Keep your right foot flat on the ground and your left leg out straight. Make sure you swing your leg back enough so you are in a strong supported kneeling position that will allow you to lift your left hand off the ground.
Staying nice and tall, lift your left hand and come to a kneeling position. You will then bridge up and swing your left leg through so it is out straight in front of you.
As you bridge, keep your right heel firmly planted on the ground. From there, you will return to a seated position supported by your left hand.
Keep a nice tall posture throughout the entire move. You can also do this move with either a sandbag over your shoulder or a kettle or dumbbell in the raised hand.
Squeeze your glutes and keep your core tight as you begin to circle the bell around your head. Point the bottom of the kettle bell backward as you circle it around the side of your head.
As you drop it down behind your head, reach the bottom of the kettle bell down between your shoulder blades. Continue the circle and bring it around the other side and back in front of your face.
Do not tuck your chin or move your head or core as you circle. One Arm Row — This is a great move to strengthen your back.
Your back should stay nice and flat as you lean forward. Then row the kettle bell up toward your chest, keeping your arm in tight to your body.
Drive the elbow up to the ceiling, rowing the bell in right below your PEC. Do not let your back round or reach to try to get the bell closer to the ground as you lower.
If you don’t have a heavier weight, but need more of a challenge, slow down the tempo of your reps. Racked Lunge — A great move to work your core and legs.
Do not let your elbow flare up too much toward your shoulder, but just enough to prevent the kettle bell from rolling forward off your arm. Keep your chest up nice and tall as you lunge back.
To come back up to standing, drive off your front heel. Bring your back foot forward and stand up nice and tall.
To advance the move, rack the kettle bell on the same side as the leg that lunges backward. Beginners may not want to lunge as low to begin and will use a lighter weight if they even use any.
Keep your core tight and glutes engaged as you walk with your shoulders down and back and your head up. This is a great move to really work the core and your obliques as it forces you to stabilize while imbalanced.
While I love those lifts like the Long Cycle, Jerk and Snatch those moves are more complicated and need to be learned under supervision. NOTE: For the moves above, I like to use competition kettle bells, especially for the push-ups to dips because they are the same size no matter what weight, and they are super stable.
But for some weighted moves, especially ones that require an explosive movement, kettle bells reign supreme. You can also hold them by the handle or the bell (the round part of the weight), which allows you to get a different range of motion depending on the kettle bell exercise you're doing.
Plus, the shape of a kettle bell lets you work your muscles a little differently than a traditional dumbbell, Jessica Sims, a NASM-certified personal trainer at the Hitting Room in New York City, tells SELF. When you take a class with kettle bells, or any other new type of equipment, it's normal to feel a little lost.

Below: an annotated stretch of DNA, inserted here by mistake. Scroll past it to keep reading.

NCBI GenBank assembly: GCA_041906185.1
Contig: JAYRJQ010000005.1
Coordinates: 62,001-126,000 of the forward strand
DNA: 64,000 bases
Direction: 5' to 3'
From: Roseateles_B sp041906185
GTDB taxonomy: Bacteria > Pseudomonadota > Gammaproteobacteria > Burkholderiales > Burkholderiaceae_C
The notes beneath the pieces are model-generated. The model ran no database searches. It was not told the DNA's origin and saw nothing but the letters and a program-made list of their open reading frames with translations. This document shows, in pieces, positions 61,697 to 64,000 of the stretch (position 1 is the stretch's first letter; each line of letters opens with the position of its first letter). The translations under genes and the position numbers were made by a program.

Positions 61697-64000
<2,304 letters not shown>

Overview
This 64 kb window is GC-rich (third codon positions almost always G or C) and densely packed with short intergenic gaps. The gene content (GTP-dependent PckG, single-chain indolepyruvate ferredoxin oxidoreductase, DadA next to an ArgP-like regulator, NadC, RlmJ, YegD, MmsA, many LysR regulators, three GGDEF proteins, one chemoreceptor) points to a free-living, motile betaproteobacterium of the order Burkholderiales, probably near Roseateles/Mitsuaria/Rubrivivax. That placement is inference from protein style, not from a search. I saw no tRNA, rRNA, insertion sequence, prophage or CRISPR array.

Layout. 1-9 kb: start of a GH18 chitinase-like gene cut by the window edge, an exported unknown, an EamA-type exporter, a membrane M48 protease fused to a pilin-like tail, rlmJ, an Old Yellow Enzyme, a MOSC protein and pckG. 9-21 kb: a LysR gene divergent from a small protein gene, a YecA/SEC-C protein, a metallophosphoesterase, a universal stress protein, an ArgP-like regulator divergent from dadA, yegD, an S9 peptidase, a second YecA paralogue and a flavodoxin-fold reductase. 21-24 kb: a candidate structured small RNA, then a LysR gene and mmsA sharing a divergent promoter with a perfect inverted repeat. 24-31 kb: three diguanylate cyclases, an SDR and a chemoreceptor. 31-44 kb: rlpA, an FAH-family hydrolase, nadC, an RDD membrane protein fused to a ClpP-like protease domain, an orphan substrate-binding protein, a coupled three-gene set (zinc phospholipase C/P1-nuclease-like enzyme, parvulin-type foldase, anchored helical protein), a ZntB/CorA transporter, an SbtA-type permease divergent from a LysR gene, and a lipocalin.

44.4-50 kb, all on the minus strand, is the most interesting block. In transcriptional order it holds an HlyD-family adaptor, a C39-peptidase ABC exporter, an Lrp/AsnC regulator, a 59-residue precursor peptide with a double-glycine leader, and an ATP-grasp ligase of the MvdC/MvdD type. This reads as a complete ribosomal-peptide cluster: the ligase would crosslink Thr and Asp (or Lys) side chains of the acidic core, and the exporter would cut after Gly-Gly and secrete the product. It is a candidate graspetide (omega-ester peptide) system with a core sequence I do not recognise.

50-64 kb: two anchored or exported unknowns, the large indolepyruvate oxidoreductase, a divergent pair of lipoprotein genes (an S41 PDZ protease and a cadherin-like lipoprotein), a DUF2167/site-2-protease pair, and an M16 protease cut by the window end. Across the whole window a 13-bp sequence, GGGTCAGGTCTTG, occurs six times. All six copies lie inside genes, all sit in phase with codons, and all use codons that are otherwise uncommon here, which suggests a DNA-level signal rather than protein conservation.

Oh, and a quick lesson on the lingo: The “ball” refers to the heavy sphere at the bottom, and the handle is the part attached to it. The handle is also referred to as the “horns,” and can be gripped at the top, on the sides, or near the base where it meets the ball.
Adding a kettle bell increases the resistance your body has to work against to stand back up, challenging your muscles even more. In addition, holding the kettle bell close to your chest helps you nail proper form.
“When you pick up heavy grocery bags, you should squat down like this so you don't hurt your back.” Stand with your feet shoulder-width apart, toes turned out slightly, gripping the sides of the kettle bell handle with both hands at chest height.
They also secretly challenge your core, since you have to keep your abs tight to avoid arching your back. Sims says to choose a heavier weight with a dead lift—since you're not bending your elbows at all, you're mostly using your glutes, which are likely the strongest muscles in your body.
Hinge at your hips and push your butt back as you lower your torso and the weight toward the ground. “Make sure that you don’t let the kettle bells swing, keep them stable by your side like actual suitcases,” Sims says.
Push through your heels, putting most of the weight on the back foot, to return to the starting position. Adding weight to a sit-up adds an extra challenge for your core, and the press at the top works your shoulders and arms, too.
For these sit-ups, Sims says you can either keep your knees bent or put them in butterfly position, depending on what feels comfortable for your hips. Start in a sit-up position, lying on your back with your knees bent and feet on the floor.
Kettle bell swings are great for your butt, legs, and lower back, Sims says. You can probably go heavy here, but she suggests nailing the technique with a lighter kettle bell before adding too much weight.
To perform a swing with proper form, you have to “thrust your hips aggressively to get the kettle bell up, don't use your arms,” Sims explains. Stand with your feet shoulder-width apart, gripping the top of the kettle bell handle with both hands.
Bend your knees slightly, then hinge forward at the hips to swing the kettle bell between your legs. Stand back up; use the momentum from your hips to swing the weight to chest height.
Your form here should be similar to a traditional dead lift, except your legs should be wider than shoulder-width distance and your feet should be turned out a bit. Stand with feet wider than shoulder-width apart, knees slightly bent, and toes angled out.